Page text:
7.8 


7.2 


6.4 


4.8 


16.1 


18.5 


10.8 


6.8 


6.5 


5.1 


4.8 



Crest of labrum thick, heavily chitinized, with shallow medial notch (Fig. 30; 
multidenticulate, 22-39 simple teeth along crest and in notch (Fig. 3g); short soft setae 
along crest and commonly between the teeth. 

Palps bluntly rounded distally; superior margin concave, basal convex; distal setae 
1/2 longer than superior; both bipinnate. 

Mandible with 5 teeth including inferior angle (Fig. 3a); teeth 2-4 with subsidiary 
cusps; superior slope of tooth 4 smooth; inferior angle coarsely serrate, 28-42 overlapping, 
narrowly triangular teeth. 

Maxilla I deeply notched subapically (Fig. 3c); spines along cutting edge in 3 clusters; 
2 long, stout and 4-6 short, slender spines above notch; 10-16 long or short slender spines 
medially; 7-15 very short and slender spines basally. 

Maxilla II taller than broad (Fig. 3e); anterior margin bilobate; basal lobe covered 
with cluster of pustules along anterior border. 

Rami of cirrus I grossly unequal in length (Fig. 4a); posterior ramus about 1/2 length 
of anterior ramus. Rami of cirrus II either essentially equal in length or inner ramus 
slightly shorter; intermediate articles of both rami squat, slightly protuberant; setae on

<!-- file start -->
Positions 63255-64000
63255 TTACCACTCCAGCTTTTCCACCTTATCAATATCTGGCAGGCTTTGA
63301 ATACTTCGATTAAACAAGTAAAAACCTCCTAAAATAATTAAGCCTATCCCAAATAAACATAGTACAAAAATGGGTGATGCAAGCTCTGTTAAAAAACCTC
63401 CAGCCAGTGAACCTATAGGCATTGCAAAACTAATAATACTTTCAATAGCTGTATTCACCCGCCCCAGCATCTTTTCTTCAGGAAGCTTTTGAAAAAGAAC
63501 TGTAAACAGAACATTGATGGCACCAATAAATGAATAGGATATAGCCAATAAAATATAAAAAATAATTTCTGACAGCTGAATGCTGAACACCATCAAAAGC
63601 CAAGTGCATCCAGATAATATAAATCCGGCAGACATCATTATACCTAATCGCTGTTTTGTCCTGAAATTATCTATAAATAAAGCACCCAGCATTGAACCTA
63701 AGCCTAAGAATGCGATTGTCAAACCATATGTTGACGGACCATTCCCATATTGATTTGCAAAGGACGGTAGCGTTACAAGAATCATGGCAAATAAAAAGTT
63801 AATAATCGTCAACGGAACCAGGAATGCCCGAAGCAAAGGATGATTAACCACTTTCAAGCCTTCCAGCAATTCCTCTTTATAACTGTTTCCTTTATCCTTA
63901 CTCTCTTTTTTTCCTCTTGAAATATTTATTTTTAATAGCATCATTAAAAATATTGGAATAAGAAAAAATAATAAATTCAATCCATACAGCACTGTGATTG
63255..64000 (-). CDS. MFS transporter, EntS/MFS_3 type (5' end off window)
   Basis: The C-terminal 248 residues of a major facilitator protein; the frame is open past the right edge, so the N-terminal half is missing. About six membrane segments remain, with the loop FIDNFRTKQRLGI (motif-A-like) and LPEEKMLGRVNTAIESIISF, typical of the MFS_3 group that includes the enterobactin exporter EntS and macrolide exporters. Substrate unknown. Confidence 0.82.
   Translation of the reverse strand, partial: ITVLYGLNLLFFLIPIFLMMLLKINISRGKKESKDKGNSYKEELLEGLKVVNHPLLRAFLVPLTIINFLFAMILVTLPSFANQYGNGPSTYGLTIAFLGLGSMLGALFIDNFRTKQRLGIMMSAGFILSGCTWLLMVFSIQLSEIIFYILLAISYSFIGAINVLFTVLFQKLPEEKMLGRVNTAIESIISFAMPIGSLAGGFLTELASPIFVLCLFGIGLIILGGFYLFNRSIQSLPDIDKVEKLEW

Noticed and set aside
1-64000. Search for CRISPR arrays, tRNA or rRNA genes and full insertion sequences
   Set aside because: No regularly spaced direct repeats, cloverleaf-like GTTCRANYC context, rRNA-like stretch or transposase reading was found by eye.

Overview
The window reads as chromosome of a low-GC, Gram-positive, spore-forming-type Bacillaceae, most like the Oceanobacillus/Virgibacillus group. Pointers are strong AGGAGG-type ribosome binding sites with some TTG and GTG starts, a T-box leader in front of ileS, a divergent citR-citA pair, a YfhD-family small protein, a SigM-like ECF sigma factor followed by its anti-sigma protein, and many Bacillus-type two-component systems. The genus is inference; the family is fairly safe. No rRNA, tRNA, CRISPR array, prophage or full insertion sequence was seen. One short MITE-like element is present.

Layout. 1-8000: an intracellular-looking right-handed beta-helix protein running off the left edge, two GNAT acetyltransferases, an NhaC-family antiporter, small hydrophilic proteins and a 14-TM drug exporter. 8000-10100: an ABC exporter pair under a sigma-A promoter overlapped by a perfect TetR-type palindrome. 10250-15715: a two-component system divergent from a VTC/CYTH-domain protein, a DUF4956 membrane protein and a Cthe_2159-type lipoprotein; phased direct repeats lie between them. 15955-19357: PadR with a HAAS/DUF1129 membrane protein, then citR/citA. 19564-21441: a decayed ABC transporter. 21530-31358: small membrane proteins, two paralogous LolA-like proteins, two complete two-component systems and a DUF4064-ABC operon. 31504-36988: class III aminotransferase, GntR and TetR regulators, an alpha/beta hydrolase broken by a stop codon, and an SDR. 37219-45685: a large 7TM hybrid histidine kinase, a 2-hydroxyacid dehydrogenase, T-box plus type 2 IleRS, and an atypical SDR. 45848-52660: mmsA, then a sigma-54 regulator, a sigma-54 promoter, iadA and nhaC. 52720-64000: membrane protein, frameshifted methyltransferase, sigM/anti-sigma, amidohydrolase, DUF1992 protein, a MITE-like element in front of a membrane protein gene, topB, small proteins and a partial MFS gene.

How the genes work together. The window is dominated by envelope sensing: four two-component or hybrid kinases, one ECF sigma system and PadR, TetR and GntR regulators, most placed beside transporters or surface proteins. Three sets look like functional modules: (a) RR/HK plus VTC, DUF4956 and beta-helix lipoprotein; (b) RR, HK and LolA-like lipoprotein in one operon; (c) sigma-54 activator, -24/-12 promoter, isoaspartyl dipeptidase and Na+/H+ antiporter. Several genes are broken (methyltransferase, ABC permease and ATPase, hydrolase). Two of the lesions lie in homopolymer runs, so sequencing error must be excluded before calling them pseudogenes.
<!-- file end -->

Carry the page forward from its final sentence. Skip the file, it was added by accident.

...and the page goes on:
both rami coarsely bipinnate, not comb-like. Rami of cirrus III antenniform (Fig. 4d); 
outer ramus approximately 3/5 length of inner ramus; basal segments of both rami armed 
with comb-setae lacking basal guards (Fig. 4e). Cirri IV-VI essentially equal in length with 
equal rami; 3-5 short, slender setae at each articulation along greater curvature of 
intermediate articles; a single row of ctenae occurs along lateral face immediately below 
articulation; commonly 4 pairs of setae on cirri IV-V, and 3 on cirrus VI (Fig. 40: at base 
of and between each major pair of setae is a cluster of 4-9 long bristles. Cirral counts for 
the specimens in the type lot are summarized in Figure 5. 

Intromittent organ annulated throughout its length, and sparsely covered with short 



SAN DIEGO SOCIETY OF NATURAL HISTORY 



VOL. 16 








bf 05mm 

a 25mm 

9 1mm 

25mm 

5mm 



cd 



■—^^UMvtaL 



'>^^^ 




Figure 3. Trophi of Epopella breviscutum. a, mandible; b, enlarged view of inferior angle of mandible in fig. a; c,